Evolving Vegan, Mena Massoud’s first foray into publishing, is, as the book title suggests, a vegan cookbook, but that doesn’t mean the actor ― who played Aladdin in the $1B-grossing Disney remake — expects or wants his readers to go completely vegan.

“I’m not telling people to go vegan. I’m not,” Massoud told HuffPost Canada in a phone interview.

“I’m telling people to eat more plant-based. That’s basically as simple as I can put it: just eat more plant-based — it’s going to benefit you, your health, the environment and the animals.”

Evolving Vegan, which is out today, is dedicated to Massoud’s mom, Gorgit, (the “Love you, Ma” sign-off may melt your heart) and it’s clear from our conversation that she is a force — culinary and otherwise — in Massoud’s life.

Massoud, 28, was born in Cairo and grew up in Markham, Ont. where he devoured his mother’s extremely non-vegan dishes, save for a few months out of the year.

“Growing up, I ate everything you can think of: stomach lining, intestines, cow hooves, kidney, heart — I even tried brain. Basically anything you can think of, I tried, because it’s all in the Egyptian cuisine,” he said.

But vegan staples, including okra, beans, chickpeas, eggplant, and “a lot of falafel,” were also prominent in the Massoud household.

As a Coptic Christian, “you grow up three months of the year vegan anyway, because for Christmas and Easter you give up all animal products.”

Evolving Vegan

Evolving Vegan

It wasn’t until five years ago that the “Reprisal” star decided to make the switch from casual plant eater to full-time vegan. The process, he said, didn’t happen overnight, and the result is Evolving Vegan, a cookbook (as well as a company by the same name) that includes recipes from his favourite restaurants across Canada and the U.S. (which he and his business partner travelled to while researching the book), his own personal dishes and his mom’s favourite meals.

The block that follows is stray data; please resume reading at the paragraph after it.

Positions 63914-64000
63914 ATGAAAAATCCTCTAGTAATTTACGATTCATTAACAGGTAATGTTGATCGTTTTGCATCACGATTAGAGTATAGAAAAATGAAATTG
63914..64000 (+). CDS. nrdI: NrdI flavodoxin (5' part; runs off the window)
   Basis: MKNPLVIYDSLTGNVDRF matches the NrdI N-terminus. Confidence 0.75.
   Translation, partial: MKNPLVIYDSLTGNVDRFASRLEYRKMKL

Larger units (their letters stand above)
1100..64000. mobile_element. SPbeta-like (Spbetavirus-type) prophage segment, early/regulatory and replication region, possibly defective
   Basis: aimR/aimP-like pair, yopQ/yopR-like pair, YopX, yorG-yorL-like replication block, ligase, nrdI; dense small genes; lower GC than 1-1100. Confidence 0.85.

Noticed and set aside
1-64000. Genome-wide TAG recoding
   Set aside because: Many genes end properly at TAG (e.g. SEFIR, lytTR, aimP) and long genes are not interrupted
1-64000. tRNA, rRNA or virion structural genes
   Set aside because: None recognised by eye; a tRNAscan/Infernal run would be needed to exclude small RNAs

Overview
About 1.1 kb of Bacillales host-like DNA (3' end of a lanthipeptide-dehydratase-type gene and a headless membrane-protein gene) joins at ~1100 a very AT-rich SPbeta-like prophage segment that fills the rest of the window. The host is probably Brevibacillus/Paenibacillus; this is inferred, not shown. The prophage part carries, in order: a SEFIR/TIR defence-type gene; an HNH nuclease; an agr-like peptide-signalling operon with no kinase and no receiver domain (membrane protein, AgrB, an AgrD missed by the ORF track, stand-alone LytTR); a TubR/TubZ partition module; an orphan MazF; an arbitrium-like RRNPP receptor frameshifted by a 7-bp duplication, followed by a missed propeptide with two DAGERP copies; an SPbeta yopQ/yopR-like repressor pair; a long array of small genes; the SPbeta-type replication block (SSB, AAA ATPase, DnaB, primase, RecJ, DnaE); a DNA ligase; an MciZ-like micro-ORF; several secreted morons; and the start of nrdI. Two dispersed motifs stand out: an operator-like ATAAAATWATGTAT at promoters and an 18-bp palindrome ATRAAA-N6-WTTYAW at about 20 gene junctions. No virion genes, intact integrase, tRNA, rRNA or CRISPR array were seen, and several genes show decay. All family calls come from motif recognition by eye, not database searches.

Read our Q&A below to find out why Massoud believes the world is “evolving vegan,” get his tips for people looking to eat more plant-based, learn how he’s taking his career into his own hands and find out whether he ever eats craft service when he’s on a film set.

(Note: this interview has been edited and condensed)

HuffPost Canada: Why did you decide to go fully vegan after eating meat your whole life?

Mena Massoud: I was living with my two best friends and we started doing a lot of research, [and] it just spiralled into animal products, how they affect the environment and our health … Being three macho guys, we kinda had to encourage each other to try it [go vegan] because meat is targeted towards men a lot of the time.

When you see Burger King commercials, the grill and barbecue, it’s targeted towards men so there’s a stigma of men going vegan. I just started feeling lighter, I was having more energy, I was making progress at the gym and I knew the positive environmental impact by not eating it [meat].

How did you start making the switch?

I started out by cutting out red meat, cut out eggs and then chicken and so on until I got to a point where I was really like, ‘I don’t need to eat meat again.’ If I was stranded on an island and needed to hunt my own game. I would do it, but now with all the resources we have, we don’t need to eat meat the way that we do. So I just stopped eventually and it’s become second nature.

How did your mom spark your passion for food and cooking?

She cooked every night. My parents were hustlers. My dad was a satellite engineer back in Egypt and came to Canada and had to pick up any job he could get, so he was delivering pizzas and working at a VHS factory when we first got here.

My mom was working in coffee shops, but as soon as we all got back home from work, me and my sisters from school, she would get into the kitchen right away and start dinner. Seeing her do that every single day for my whole life really inspired me, and her food was delicious, [and it’s] not just the family that said that but she was renowned in our Egyptian community for being one of the best cooks.

What mom-cooked meal from your childhood stands out for you?

Easter dinner always stands out because she would go above and beyond. When I was growing up, before I went vegan obviously, she would make turkey and duck and lamb. She would make this dish in Egypt where you soak pita bread in cow fat and then you mix it with rice and you eat it alongside cow hooves, and then there would be some kidney and liver stew as well.

Do you think the COVID-19 pandemic has made more people eat plant-based?

I am a true believer that the whole world is evolving vegan and will evolve in that direction because of what you just mentioned: meat shortages, pandemics, all that stuff.

Me talking about it to my friends is one thing, but you’re seeing it in a marketplace. Beyond Meat went from $40US a stock almost a year ago to like $150US a stock now [as of press time, Beyond Meat was sitting at $143US a stock], Impossible Burger is going to launch their IPO soon. [Impossible Burger hasn’t announced an IPO date but the company is launching its plant-based burger in Canada soon.] Every single big food manufacturer is coming out with a vegan line.

‘Aladdin’ Star Mena Massoud’s Vegan Cookbook Is For All Kinds Of Plant Eaters

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